Biostatisticians who can design trials that process tens of millions of data points from a gene chip.
With your partnership, Pathway to a Cure seeks to raise $250,000,000 to significantly expand the number of exceptional diabetes scientists by funding three year, or longer, Pathway Awards.
THE PATHWAY AWARDS The program is straightforward and targeted. It builds upon what the American Diabetes Association is known for: finding and jumpstarting diabetes research careers, with larger and longer grants. We have created two types of awards offering a higher level of funding which will:
1. allow an early-career scientist to build a new lab or join an existing one, hire additional staff and spend more time in the lab rather than searching for funding and
2. accelerate bench-to-bedside hypotheses. Our expectation is that these individuals, once established, will have a higher success rate for National Institutes of Health funding.
The American Diabetes Association maintains the infrastructure to manage Pathway Awards through its National Research Program. Our Research Policy Committee will establish the Pathway Mentor Advisory Group to identify and review proposals of the highest caliber. Members of the Mentor Advisory Group will be selected from the Associationsâ€™ Banting, Outstanding Scientific Achievement or Albert Renold award winners. Collaboration among researchers will be an essential part of the scoring and weighting of Pathway Awards, more so than our current grant application process. The Pathway Mentor Advisory Group will review, score, debate and prioritize the applications. Annual progress reports will be required, assessed for scientific progress and demonstrating clear evidence of crossfunctional collaboration. Annual incremental funding or additional funding will be provided with the approval of the Pathway Mentor Advisory Group for all awards where results are deemed meritorious.
Total investment and distribution of the Pathway Awards will be based upon donations toward the campaign. Ideally, we will announce Pathway Awards beginning as early as December 2011. Each lead gift investor will Non-Clinical/Fundamental Science Pathway Awards be given an annual campaign Minimum $250,000/year for 3 years Up to $750,000 over 3 years finance report outlining the Maximum $250-300,000/year for 4 or 5 years Up to $1.5M over 5 years donations received and allocated. We are looking for donor investors who, in collaboration Clinical and Translational Pathway Awards with scientists, will bring their Minimum $250,000/year for 4 years Up to $1M over 4 years own ideas and passion to helping Maximum $300-400,000/year over 4 to 5 years Up to $2M over 5 years define certain research project areas. As a diabetes community, it is our desire to work with investors, scientific staff, advisors and development staff to explore To quickly and effectively map the diabetes additional areas of interest. frontier, your help is needed to support a Through these combined efforts, greater number of early-career researchers. we will be able to accelerate new areas of diabetes exploration.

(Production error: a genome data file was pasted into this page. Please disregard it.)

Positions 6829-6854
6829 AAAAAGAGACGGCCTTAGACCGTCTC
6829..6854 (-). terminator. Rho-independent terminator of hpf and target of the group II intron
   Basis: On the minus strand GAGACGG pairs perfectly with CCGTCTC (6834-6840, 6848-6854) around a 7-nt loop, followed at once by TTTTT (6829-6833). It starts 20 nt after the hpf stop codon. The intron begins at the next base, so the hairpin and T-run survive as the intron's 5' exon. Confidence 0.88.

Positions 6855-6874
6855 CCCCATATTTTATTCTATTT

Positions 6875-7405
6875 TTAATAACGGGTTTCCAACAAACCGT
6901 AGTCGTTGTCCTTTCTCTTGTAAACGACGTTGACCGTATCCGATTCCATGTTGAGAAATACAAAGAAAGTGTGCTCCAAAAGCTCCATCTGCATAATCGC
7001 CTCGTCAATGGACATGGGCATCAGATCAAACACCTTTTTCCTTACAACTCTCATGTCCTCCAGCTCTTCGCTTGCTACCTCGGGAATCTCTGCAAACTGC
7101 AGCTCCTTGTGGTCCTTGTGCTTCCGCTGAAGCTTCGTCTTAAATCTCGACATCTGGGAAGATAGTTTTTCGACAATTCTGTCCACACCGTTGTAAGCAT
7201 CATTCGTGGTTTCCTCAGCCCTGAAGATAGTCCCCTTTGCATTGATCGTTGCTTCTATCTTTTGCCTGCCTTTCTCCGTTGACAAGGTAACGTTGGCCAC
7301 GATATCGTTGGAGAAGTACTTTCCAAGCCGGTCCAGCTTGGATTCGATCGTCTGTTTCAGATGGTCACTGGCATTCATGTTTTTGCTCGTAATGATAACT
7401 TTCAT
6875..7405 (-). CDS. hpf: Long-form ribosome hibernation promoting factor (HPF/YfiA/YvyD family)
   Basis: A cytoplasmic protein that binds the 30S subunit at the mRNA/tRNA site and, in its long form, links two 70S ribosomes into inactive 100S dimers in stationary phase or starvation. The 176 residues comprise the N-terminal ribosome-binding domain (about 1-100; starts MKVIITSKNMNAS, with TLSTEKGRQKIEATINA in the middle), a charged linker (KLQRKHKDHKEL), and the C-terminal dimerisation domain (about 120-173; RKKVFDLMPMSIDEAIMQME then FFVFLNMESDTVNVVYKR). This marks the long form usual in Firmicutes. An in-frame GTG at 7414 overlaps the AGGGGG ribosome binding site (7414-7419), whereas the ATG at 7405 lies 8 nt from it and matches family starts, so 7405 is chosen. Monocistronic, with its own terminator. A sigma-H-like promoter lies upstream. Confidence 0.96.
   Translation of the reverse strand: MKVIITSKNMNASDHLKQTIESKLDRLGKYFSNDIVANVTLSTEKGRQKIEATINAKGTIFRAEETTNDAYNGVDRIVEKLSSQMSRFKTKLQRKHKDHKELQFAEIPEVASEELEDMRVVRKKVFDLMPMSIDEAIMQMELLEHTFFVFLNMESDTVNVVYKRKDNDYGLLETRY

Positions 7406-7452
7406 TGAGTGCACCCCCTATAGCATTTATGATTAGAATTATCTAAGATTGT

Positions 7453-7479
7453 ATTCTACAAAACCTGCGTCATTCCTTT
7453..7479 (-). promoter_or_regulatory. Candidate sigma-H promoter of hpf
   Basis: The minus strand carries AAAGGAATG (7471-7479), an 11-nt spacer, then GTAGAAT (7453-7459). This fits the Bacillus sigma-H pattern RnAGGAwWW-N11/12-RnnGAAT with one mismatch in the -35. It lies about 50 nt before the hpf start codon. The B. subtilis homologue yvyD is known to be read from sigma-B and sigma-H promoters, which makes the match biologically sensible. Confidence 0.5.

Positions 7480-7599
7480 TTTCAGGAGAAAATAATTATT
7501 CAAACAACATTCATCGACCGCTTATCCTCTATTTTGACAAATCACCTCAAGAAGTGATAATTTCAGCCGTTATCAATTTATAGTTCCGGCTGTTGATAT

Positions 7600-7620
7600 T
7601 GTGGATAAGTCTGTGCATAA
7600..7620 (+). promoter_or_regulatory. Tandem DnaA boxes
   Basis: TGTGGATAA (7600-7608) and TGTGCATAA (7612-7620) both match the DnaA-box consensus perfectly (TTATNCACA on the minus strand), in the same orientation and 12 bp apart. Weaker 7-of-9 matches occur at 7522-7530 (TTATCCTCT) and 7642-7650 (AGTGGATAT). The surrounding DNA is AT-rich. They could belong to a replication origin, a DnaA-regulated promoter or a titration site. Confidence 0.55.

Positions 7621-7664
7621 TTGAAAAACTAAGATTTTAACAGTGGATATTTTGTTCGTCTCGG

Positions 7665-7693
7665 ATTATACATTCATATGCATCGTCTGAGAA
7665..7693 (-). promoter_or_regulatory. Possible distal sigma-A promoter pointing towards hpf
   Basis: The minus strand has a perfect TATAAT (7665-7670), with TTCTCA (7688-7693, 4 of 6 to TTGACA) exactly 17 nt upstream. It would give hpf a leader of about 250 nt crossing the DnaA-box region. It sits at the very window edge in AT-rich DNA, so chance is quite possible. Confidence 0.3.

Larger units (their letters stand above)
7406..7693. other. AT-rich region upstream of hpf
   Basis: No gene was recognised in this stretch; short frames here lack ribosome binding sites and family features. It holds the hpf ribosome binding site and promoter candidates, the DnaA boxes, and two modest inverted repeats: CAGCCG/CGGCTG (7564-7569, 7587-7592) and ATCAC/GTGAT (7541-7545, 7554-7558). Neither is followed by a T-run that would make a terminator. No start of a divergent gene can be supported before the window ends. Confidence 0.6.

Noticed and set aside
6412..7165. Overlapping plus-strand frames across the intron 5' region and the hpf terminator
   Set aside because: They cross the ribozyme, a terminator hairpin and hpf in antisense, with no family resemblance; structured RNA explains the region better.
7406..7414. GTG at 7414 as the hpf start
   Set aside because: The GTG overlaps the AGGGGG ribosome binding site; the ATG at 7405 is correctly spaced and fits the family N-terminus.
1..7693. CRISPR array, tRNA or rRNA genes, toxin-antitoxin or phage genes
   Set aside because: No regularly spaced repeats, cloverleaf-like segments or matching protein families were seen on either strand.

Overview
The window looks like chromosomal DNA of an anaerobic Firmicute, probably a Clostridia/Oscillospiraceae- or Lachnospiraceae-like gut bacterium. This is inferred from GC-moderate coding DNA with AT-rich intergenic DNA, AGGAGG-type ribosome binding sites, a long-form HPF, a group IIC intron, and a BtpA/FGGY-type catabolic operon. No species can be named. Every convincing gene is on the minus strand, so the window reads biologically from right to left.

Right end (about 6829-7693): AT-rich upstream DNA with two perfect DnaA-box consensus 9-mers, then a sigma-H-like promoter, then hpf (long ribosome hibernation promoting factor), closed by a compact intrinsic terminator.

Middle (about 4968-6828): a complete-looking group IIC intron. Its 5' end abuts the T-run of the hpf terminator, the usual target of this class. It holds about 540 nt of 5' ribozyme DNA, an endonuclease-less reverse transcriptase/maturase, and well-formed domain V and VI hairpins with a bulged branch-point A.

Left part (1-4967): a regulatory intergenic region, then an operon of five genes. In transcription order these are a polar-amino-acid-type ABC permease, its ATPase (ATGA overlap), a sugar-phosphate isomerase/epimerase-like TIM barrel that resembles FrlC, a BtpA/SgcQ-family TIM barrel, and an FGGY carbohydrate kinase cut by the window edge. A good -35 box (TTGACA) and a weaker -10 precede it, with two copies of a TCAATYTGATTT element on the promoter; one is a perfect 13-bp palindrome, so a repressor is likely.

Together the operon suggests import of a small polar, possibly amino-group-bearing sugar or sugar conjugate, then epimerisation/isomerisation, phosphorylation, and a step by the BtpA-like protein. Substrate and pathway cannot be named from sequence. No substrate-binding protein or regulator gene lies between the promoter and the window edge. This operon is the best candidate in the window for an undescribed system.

CREATING INCENTIVES FOR A COLLABORATIVE EXCHANGE OF IDEAS
The vibrant, collaborative Pathway research community will ask the questions that have never been asked before and build resultsoriented solutions. How?
Pathway Symposium To further facilitate relationships and encourage the exchange of ideas, this new annual event will offer researchers a forum to present their findings, interact with one another, and hear presentations from renowned senior scientists on new developments in the diabetes field. Researchers will speak directly to their peers through oral presentations, abstract reviews, and after-hours discussions.
Interactive Virtual Conferencing To stimulate sharing across multiple scientific disciplines, while still enabling competition, making sure the best ideas are spread rapidly across the research network. Coinciding with their first progress report, biannual teleconferencing will be held.